Step 3: Baseline

In the third step, practitioners seek to obtain more generalizable and robust insight into the corrupt practices and to identifyentry points for

interventions. Hence, this baseline assessment phase employs more

structured methods. By following up on the leads identified in the formative research stage, it seeks to more closely examine the existence of the outlined corruption schemes, as well as the sources and strength of social norms pertaining to it. The goal is to provide a baseline measure of both the existing social norms as well as the respective behaviour (i.e., corruption).

The choice of methods for the baseline measures should be in accordance with the choice of the endline measures. Besides the tools mentioned in the formative research stage, the most useful methods in this step are more formal interview techniques, focus groups, vignettes, social network analysis, and bespoke surveys.

Step 4: Monitoring

Upon implementation of an intervention, the next step is to monitor whether the intervention goes as planned. Are there signs of norm change? Do people respond to the newly introduced intervention in the way that was anticipated? Are there any signs of backlash or boomerang effects? These findings can be used to potentially make adjustments to the policy design, helping to increase the chances of a successful anti-corruption intervention.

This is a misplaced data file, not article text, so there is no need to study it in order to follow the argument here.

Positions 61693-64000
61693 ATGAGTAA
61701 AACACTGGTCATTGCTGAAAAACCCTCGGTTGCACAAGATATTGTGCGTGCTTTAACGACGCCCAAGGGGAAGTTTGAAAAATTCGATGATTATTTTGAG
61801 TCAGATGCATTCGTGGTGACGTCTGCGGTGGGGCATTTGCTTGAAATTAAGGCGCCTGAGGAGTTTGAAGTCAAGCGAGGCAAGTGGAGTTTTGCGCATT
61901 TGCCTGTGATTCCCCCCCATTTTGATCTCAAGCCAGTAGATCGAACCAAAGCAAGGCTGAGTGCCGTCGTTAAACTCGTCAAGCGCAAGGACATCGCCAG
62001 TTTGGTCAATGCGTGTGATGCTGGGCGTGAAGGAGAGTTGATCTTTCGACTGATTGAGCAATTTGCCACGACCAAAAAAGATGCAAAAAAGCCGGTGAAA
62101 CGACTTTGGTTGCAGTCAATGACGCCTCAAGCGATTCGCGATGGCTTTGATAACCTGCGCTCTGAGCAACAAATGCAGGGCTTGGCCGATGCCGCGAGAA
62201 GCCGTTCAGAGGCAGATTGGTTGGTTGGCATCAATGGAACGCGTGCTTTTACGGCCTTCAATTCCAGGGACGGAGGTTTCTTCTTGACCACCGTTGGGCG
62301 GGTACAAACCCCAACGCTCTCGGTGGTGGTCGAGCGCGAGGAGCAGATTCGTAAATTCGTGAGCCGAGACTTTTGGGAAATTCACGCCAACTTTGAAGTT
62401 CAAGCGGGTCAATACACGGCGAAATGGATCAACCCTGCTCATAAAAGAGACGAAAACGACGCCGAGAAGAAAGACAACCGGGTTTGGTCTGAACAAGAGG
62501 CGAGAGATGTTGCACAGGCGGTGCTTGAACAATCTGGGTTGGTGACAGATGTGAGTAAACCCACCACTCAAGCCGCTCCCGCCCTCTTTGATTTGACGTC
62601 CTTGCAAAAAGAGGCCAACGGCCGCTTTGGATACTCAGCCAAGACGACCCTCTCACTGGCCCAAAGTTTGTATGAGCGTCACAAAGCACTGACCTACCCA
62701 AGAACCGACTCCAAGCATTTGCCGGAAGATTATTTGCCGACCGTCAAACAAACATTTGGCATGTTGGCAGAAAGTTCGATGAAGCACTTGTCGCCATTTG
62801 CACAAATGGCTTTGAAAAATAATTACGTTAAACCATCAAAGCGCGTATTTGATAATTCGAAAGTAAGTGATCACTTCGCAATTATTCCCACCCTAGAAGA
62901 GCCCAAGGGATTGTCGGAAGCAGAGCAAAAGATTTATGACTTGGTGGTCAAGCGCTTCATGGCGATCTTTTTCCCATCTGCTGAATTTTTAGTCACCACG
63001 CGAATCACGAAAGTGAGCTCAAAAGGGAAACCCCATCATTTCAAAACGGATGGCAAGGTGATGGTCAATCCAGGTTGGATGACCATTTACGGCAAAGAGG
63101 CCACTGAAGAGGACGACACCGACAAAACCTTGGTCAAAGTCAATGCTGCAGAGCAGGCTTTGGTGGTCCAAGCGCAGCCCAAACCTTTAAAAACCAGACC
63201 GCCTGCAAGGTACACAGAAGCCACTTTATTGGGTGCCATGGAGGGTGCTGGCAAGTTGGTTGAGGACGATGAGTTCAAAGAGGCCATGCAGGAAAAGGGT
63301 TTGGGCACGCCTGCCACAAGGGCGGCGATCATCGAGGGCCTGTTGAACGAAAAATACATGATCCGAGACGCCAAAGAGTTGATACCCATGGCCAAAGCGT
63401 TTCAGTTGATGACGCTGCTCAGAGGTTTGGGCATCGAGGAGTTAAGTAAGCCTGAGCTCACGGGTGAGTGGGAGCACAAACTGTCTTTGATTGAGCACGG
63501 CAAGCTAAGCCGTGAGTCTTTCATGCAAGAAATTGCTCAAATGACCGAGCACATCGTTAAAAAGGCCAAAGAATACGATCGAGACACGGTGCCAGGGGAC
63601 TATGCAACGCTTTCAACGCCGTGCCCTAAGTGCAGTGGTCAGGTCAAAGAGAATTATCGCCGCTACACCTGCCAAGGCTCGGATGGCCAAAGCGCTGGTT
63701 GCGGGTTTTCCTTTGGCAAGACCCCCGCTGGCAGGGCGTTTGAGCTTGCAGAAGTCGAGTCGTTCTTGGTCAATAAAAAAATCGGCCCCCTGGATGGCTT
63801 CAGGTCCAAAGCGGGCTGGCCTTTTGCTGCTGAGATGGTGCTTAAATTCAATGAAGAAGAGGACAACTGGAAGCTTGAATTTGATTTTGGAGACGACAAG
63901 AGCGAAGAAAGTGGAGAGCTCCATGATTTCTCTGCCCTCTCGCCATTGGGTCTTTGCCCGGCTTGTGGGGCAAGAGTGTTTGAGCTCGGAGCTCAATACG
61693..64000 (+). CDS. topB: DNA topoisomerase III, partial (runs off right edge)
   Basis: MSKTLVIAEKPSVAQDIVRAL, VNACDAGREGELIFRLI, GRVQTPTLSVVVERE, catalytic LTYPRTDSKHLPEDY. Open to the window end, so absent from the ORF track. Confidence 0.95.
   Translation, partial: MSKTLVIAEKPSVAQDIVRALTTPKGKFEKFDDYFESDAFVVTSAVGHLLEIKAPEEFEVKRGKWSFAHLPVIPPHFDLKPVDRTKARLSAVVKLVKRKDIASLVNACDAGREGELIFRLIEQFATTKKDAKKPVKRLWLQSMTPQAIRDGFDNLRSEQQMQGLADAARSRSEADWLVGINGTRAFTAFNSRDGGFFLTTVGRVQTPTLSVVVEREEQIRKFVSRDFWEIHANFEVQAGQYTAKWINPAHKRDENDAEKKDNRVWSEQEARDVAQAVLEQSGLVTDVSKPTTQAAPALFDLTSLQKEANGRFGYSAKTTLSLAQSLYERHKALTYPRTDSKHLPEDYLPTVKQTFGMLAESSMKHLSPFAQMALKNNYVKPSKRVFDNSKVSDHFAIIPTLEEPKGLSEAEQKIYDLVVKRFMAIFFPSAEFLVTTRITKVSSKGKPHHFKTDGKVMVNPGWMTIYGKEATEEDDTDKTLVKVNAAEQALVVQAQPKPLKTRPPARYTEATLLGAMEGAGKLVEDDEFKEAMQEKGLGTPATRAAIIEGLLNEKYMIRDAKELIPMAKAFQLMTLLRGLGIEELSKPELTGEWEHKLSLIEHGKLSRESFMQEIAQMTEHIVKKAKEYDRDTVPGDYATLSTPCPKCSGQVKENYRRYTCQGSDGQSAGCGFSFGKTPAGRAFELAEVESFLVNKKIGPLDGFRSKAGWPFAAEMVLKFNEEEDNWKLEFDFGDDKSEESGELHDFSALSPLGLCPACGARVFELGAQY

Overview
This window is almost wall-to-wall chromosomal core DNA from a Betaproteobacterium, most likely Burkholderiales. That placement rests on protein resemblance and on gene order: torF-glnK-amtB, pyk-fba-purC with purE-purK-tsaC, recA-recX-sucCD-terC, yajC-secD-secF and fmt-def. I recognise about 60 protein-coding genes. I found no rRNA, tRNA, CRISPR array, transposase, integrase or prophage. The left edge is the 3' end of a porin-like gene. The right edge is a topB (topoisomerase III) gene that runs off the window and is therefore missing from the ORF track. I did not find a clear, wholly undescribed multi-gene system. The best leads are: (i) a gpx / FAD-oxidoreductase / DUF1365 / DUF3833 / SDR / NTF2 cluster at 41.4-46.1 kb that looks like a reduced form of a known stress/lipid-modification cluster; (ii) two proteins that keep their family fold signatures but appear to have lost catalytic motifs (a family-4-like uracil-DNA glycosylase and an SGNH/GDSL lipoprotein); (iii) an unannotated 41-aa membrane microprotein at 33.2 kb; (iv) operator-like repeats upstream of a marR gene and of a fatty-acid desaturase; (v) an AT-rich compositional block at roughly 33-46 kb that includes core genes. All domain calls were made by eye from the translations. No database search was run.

Methodologically, this step can draw on any or all of the outlined techniques, depending on the specific context.

Step 5: Evaluation

The final step is to evaluate the intervention. The assessment as to whether social norms around a certain corrupt practice and the practice itself have changed should draw on similar if not the same methodology as the baseline step. Such methodological consistency allows the most valid pre-treatment versus post-treatment comparisons. Below we provide more detail on the different methods available for each of these steps.



To investigate social norms of corruption, a practitioner can choose between qualitativeandquantitativetools. While qualitative methods seek to gain deeper insights into particular cases, quantitative methods seek to draw comparative conclusions across multiple cases. As we will outline below, often the best choice is a combination of both types of tools. So-called mixed-methods approaches help reduce the risk of biases inherent in a single-method assessment. Moreover, certain tools can be used either quantitatively or qualitatively.

Literature review